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SONiC under Linux Foundation means more opportunities for network innovation in enterprises

Enterprise Infrastructure

Microsoft shifting Software for Open Networking in the Cloud (SONiC), an open-source networking operating system, under the Linux Foundation umbrella opens a whole lot of possibilities to innovate in a space that’s in need of it.

SONiC provides a set of tools for building network switches that can be easily managed at scale. The project was started by Microsoft and has been contributed to by a number of other companies, including Dell, Arista, Cisco, Broadcom, and many others.

Microsoft developed the Linux-based NOS in 2016 as a vital networking part within its Azure public cloud, offering a modular approach to networking where users can implement specific network services they need. Today, it supports over 100 vendors (to varying degrees) and a full suite of network features such as remote direct memory access (RDMA), border gateway protocol (BGP), and quality of service (QoS).

Getting SONiC ready for enterprise

With a move to the Linux Foundation, the overall utilization of SONiC could scale up by leveraging the foundation’s 450k developers to code, manage, and promote open technology projects. By focusing on the software side, there’s ample opportunity to leverage SONiC’s position as a leader in open-source data center NOS deployments while continuing to work on partnerships with Open Compute Platform (OCP) on aligning hardware and specifications such as Switch Abstraction Interface (SAI).

This is particularly relevant for enterprise environments where the Linux Foundation has a strong presence in terms of adding open-source elements to existing projects such as the Internet of Things. Many industry experts project that by the end of the decade (if not sooner), the role of SONiC will be similar or the same as that of Linux as a server operating system. Ultimately, this will allow enterprise data centers to settle on a uniform networking operating system supported by all the major hardware vendors.

In fact, IDC predicts that Ethernet data center switches running SONiC will generate more than $2 billion in revenue by 2024. That forecast is predicated not only on the continued adoption of SONiC by hyperscalers but also on a growing number of customers at enterprises, tier-2 clouds, and telecom

service providers. 

The reason for such widespread optimism perhaps lies in the fact that SONiC already runs on millions of ports in the networks of cloud scalers and enterprises. Being under the Linux Foundation will increase exposure in the developer community and the very same people who are building enterprise IT environments. In turn, this should lead to much easier and streamlined adoption and use of SONiC in enterprises.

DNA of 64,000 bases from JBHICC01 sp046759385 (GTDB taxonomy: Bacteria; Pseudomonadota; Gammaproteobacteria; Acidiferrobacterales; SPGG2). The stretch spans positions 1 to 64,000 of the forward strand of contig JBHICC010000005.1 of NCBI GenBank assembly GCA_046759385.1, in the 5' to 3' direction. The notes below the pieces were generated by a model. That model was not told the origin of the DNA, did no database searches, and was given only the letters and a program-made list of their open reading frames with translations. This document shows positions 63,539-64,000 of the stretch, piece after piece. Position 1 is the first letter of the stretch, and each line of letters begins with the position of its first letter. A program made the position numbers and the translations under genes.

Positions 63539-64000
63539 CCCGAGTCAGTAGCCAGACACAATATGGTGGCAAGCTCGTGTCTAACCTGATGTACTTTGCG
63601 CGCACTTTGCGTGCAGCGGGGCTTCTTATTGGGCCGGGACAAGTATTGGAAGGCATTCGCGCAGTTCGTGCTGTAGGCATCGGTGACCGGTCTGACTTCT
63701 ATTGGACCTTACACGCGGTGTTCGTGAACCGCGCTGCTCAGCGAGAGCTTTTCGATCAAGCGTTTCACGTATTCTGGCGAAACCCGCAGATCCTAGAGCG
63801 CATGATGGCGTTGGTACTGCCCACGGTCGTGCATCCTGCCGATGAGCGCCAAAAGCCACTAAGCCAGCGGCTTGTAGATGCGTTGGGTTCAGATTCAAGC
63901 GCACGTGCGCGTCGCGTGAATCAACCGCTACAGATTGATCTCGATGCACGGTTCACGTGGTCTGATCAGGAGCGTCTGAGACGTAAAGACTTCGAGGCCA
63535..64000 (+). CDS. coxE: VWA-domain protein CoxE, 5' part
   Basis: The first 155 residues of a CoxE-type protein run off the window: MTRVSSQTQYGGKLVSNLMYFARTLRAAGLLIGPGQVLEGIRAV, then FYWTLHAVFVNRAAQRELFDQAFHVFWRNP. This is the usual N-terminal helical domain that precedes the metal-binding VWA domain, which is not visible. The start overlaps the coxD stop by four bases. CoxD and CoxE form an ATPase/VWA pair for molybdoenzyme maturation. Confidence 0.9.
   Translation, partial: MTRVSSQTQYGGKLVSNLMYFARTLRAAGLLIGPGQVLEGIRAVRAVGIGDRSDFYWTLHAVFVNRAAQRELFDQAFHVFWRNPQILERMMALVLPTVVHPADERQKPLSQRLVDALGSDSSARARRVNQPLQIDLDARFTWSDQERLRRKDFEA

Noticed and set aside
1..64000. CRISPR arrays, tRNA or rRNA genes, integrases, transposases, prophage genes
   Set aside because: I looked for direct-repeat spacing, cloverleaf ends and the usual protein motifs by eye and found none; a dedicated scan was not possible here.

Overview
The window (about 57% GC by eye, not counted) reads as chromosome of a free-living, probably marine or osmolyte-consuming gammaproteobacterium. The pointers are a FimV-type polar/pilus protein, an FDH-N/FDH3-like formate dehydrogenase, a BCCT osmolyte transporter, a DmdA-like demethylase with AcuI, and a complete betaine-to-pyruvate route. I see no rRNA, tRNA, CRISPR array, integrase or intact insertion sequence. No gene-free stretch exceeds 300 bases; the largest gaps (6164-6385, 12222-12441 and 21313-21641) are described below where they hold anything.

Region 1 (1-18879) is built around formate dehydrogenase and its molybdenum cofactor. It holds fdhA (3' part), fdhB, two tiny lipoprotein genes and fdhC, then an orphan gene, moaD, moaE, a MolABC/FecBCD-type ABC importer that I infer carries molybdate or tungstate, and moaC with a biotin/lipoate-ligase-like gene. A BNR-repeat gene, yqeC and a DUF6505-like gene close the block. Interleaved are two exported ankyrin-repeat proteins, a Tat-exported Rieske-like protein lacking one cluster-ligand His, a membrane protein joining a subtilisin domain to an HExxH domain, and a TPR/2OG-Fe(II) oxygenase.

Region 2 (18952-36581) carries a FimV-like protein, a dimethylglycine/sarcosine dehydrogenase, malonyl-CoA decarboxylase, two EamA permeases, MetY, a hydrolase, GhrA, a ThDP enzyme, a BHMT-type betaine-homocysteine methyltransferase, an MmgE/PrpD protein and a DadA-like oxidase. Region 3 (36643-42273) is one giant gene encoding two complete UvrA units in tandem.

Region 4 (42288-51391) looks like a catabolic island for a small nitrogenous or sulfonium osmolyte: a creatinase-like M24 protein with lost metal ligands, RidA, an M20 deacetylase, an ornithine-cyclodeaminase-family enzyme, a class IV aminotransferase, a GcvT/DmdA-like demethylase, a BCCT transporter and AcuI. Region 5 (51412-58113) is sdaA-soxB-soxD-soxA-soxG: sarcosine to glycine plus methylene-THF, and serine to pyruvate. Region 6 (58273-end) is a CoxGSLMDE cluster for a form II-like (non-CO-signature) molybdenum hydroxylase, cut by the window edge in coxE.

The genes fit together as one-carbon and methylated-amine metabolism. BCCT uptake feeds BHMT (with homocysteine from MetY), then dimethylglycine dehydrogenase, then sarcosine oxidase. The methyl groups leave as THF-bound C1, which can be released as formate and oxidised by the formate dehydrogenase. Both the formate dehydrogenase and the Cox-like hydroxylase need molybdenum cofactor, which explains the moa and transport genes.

The current growth is driven by a few key factors: dynamic open-source community, rising number of users, and expanding circle of vendors. What boosts SONiC’s appeal is the fact that it emulates an experience akin to managing Linux servers via the same automation and management tooling, and even by the same teams, as pointed out by Brad Casemore, research VP of Data Centre and Multi-cloud Networks at IDC. This leads to a more cost-efficient operation due to added consistency within the data center’s infrastructure and consolidated tools.

Furthermore, having access to broad technical capabilities under the Linux Foundation will negate the effect of critical problems that are currently affecting widespread adoption. These primarily include a significant learning curve to utilize the technology, the absence of viable management tools, as well as limited support from numerous switch vendors. 

Already, previous obstacles such as the lack of commercial support contracts are becoming a thing of the past as use cases continue to grow. With increased demand, the market will also soon witness vendor-specific versions of SONiC from vendors with sizable networking market shares.

The initial idea behind SONiC was to make the entire networking ecosystem stronger through the open-source approach. In the past six years, it has tremendously advanced in terms of capabilities and usage. With the Linux Foundation running the point, we’re about to enter a new era of enterprise data centers - one that is characterized by cutting-edge network management.